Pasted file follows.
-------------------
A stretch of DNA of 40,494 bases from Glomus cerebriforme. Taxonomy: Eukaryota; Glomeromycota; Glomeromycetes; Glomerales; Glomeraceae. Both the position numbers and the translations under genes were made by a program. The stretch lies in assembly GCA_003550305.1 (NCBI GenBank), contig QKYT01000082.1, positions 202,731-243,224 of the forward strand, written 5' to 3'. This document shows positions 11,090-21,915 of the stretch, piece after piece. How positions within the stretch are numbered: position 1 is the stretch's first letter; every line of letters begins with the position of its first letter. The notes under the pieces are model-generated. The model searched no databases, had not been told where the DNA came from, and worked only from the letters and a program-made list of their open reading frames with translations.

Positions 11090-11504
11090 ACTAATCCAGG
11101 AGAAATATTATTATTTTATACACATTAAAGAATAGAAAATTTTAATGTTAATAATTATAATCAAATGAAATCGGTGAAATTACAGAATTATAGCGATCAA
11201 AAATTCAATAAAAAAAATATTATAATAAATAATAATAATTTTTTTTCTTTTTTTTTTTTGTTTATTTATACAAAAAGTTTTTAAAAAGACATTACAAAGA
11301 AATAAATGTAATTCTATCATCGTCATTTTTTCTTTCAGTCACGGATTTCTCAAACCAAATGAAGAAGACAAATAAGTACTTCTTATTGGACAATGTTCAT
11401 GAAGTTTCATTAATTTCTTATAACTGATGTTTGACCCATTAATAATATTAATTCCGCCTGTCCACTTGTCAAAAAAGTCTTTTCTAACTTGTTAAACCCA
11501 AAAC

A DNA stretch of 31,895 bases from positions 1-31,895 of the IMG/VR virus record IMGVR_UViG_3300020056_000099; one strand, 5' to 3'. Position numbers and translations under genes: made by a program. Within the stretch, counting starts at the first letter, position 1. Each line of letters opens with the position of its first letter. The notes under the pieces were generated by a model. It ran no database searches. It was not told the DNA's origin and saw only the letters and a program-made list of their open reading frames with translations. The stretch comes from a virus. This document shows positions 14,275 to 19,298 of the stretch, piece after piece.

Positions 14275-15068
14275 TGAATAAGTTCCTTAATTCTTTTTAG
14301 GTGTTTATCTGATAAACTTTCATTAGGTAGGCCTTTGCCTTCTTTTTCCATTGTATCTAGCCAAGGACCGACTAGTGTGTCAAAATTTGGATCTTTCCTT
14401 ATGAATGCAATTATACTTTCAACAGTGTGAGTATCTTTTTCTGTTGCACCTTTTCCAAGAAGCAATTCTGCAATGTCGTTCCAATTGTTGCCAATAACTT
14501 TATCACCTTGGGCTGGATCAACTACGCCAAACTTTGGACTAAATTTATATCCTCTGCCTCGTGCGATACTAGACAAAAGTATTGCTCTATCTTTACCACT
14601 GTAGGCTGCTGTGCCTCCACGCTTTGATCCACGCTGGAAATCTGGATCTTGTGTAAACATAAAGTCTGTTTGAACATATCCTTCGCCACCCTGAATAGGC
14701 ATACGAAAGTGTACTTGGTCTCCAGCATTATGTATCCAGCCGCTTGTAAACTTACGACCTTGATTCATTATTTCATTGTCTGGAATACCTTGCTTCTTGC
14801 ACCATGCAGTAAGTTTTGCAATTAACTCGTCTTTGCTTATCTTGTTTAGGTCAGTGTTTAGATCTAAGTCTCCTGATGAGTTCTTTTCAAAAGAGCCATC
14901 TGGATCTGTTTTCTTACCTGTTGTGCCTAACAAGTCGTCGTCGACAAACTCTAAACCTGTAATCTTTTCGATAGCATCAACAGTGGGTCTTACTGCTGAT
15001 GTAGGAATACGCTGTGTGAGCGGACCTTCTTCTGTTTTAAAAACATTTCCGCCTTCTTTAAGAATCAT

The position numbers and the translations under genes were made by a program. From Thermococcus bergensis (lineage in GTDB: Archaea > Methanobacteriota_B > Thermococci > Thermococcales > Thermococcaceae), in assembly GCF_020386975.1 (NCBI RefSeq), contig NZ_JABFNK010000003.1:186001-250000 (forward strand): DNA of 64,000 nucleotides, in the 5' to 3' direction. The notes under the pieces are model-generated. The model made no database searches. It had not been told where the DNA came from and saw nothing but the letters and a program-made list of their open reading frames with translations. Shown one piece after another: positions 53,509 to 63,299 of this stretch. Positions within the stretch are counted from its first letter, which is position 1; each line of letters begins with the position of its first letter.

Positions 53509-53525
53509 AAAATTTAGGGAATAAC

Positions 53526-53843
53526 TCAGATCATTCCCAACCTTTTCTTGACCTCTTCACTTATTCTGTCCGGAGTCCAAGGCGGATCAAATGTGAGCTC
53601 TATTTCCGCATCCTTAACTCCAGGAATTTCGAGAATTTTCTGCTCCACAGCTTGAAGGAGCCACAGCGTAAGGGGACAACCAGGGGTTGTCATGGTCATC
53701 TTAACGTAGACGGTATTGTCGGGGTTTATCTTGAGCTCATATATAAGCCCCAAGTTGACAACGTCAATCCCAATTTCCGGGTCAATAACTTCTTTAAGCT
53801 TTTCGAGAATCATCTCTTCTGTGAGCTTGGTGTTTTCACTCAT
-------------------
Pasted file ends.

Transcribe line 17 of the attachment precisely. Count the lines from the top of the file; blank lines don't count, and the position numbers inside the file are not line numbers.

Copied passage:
14801 ACCATGCAGTAAGTTTTGCAATTAACTCGTCTTTGCTTATCTTGTTTAGGTCAGTGTTTAGATCTAAGTCTCCTGATGAGTTCTTTTCAAAAGAGCCATC